NASA: All Set for Mars, and Venus is Next

Venus has been the hardest planet in the solar system to effectively explore. The second planet from the sun, approximately the size of Earth, has an upper cloud deck of sulfuric acid which permanently shrouds the Venusian landscape from visual observation.

Venus’ atmosphere below the cloud deck is primarily carbon dioxide. Thus, orbiting space probes such as the Magellan have had to use radar to map the planet’s surface.

Venus’ surface is the equivalent to Hell as depicted in religion. The temperature is roughly 900 degrees Fahrenheit and the atmospheric pressure is 92 times that of Earth. The Russians have managed to land several robotic probes on the surface of Venus, but none have lasted more than a few hours,

According to Wire, NASA is contemplating landing a probe on the Venusian surface that will last 60 days. The probe is called the Long-Lived In-situ Solar System Explorer or LLISSE for short. LLISSE will be specially designed to endure the high temperature and crushing atmosphere of Venus.

LLISSE is a tiny spacecraft, a cube about ten inches on each side. It will be specially hardened with silicone carbide computer chips and sensors. Because of size constraints, LLISSE will likely not take a camera with it. Its sensors will explore both Venus’ atmosphere and its geology. The components are being tested in a chamber that replicates the conditions of the surface of Venus.

The problem of keeping LLISSE powered during its roughly two-month stay on Venus has been daunting. The NASA team that is building and testing the spacecraft has hit upon a heat activated thermal battery which will be designed to last for the 60 days the mission is envisioned to take.

LLISSE is envisioned to be part of the Russian Venera-D mission, the first designed to explore Venus since the fall of the Soviet Union. Venera-D will consist of a larger lander and an orbiter. The lander is designed to last three hours on the surface of Venus. LLISSE would piggyback on a larger, Russian mission.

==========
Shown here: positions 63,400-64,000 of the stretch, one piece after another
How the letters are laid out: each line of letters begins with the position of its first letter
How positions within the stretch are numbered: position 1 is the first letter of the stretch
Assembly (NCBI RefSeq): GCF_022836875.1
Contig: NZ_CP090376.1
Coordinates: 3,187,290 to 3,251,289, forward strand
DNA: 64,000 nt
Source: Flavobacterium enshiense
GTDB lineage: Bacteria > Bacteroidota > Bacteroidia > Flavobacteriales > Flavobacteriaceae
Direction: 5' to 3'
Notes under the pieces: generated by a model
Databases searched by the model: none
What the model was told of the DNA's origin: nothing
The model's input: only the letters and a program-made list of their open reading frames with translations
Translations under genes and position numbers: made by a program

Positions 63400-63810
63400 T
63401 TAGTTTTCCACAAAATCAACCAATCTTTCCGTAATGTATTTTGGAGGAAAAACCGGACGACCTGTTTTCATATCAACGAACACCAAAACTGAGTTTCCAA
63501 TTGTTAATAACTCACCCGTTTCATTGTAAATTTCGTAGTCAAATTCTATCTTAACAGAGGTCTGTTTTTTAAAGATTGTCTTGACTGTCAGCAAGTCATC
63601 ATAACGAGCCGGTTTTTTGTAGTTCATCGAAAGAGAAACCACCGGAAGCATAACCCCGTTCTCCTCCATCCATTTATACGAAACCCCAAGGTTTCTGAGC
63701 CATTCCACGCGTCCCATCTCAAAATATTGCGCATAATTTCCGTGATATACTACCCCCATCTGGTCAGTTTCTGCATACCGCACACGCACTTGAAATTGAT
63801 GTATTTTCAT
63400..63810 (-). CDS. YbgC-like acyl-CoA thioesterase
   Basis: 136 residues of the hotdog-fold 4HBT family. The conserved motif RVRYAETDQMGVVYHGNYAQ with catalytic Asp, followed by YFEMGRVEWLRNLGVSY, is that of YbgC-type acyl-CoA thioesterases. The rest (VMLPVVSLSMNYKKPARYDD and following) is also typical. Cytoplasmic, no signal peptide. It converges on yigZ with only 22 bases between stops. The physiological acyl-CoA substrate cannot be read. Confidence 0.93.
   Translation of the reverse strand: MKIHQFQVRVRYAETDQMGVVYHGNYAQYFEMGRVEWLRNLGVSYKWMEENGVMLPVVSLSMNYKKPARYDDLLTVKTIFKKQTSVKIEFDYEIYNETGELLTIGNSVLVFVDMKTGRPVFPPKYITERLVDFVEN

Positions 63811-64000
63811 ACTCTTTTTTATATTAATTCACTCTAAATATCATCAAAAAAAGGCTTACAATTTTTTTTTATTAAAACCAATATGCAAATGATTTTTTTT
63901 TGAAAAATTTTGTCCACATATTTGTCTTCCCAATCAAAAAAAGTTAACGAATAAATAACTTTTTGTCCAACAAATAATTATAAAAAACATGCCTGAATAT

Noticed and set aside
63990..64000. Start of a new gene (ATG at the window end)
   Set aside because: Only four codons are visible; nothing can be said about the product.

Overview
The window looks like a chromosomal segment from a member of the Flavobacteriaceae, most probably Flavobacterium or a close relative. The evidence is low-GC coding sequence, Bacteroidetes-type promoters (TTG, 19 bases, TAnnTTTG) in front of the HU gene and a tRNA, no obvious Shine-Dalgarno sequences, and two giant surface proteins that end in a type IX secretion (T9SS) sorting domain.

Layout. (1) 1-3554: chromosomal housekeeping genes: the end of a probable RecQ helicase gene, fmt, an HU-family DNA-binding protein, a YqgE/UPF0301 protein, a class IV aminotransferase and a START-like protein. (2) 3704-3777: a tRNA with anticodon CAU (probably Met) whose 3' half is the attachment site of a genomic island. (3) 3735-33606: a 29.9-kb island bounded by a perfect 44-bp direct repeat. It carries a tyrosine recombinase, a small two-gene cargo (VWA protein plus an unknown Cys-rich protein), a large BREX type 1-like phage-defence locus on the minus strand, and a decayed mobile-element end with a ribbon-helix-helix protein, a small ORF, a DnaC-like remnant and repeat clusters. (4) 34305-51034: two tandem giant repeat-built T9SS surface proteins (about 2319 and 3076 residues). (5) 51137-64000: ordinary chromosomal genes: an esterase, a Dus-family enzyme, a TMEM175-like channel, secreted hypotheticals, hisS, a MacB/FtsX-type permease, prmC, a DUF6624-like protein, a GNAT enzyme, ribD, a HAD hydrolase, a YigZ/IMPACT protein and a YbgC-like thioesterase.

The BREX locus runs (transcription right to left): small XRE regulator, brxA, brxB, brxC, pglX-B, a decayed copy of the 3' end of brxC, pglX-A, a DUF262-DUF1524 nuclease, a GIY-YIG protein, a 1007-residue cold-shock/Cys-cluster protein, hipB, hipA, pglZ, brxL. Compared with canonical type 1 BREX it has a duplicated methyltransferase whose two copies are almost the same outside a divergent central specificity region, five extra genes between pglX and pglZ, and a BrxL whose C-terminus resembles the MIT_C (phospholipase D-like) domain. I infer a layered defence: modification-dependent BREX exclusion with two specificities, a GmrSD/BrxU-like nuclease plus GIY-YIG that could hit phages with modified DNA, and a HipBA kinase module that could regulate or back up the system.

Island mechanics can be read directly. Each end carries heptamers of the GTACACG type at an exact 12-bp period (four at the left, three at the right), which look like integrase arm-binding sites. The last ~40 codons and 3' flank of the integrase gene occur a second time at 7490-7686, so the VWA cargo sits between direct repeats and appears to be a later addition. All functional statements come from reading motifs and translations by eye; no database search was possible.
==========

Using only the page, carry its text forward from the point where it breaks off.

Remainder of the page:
One problem facing LLISSE is that while it will be ready by 2023, the launch of the Venera-D has been pushed back several times and will now launch no earlier than 2026. The Russian space program is not what it once was, in the days of the space race with the United States.

It has been beset with delays and accidents that have called into question the status of the Russian Federation as a space-faring power. The major activity of Russia in space is being part of the coalition that maintains and operates the International Space Station. NASA, therefore, may have to find another way to get LLISSE to Venus.

Venus is one of the most fascinating planets in the solar system. Before the modern age, the second planet from the sun was thought to be more Earth-like than it turned out to be, perhaps covered with tropical rain forest or a world-girdling ocean.

Indeed, scientists believe that billions of years ago, Venus was more like Earth, with a shallow, salty ocean and, perhaps, life of some sort. However, the theory goes, Venus underwent a runaway greenhouse effect that boiled all of the water away and covered the planet in the stifling atmosphere that exists today. Scientists believe that by studying Venus, we will be better able to understand how a greenhouse effect works, a serious consideration with fears of human-caused climate change.

People are not likely to land on Venus anytime soon. The conditions are just too harsh and the advantage that might be derived by such an expedition not worth the cost of effort. Terraforming Venus, to try to change it into something that more resembles Earth, would also be challenging, according to Universe Today, The process would involve technologies that are not likely to be available for centuries.

On the other hand, people could live for lengthy periods in colonies designed to float above the cloud deck that shrouds Venus where conditions are much more benign than on the surface. People could live and work in such communities in relative comfort. The colonists would-be scientists who would study Venus from the vantage point and, perhaps, eventually set out to terraform the planet, turning Hell into something more livable.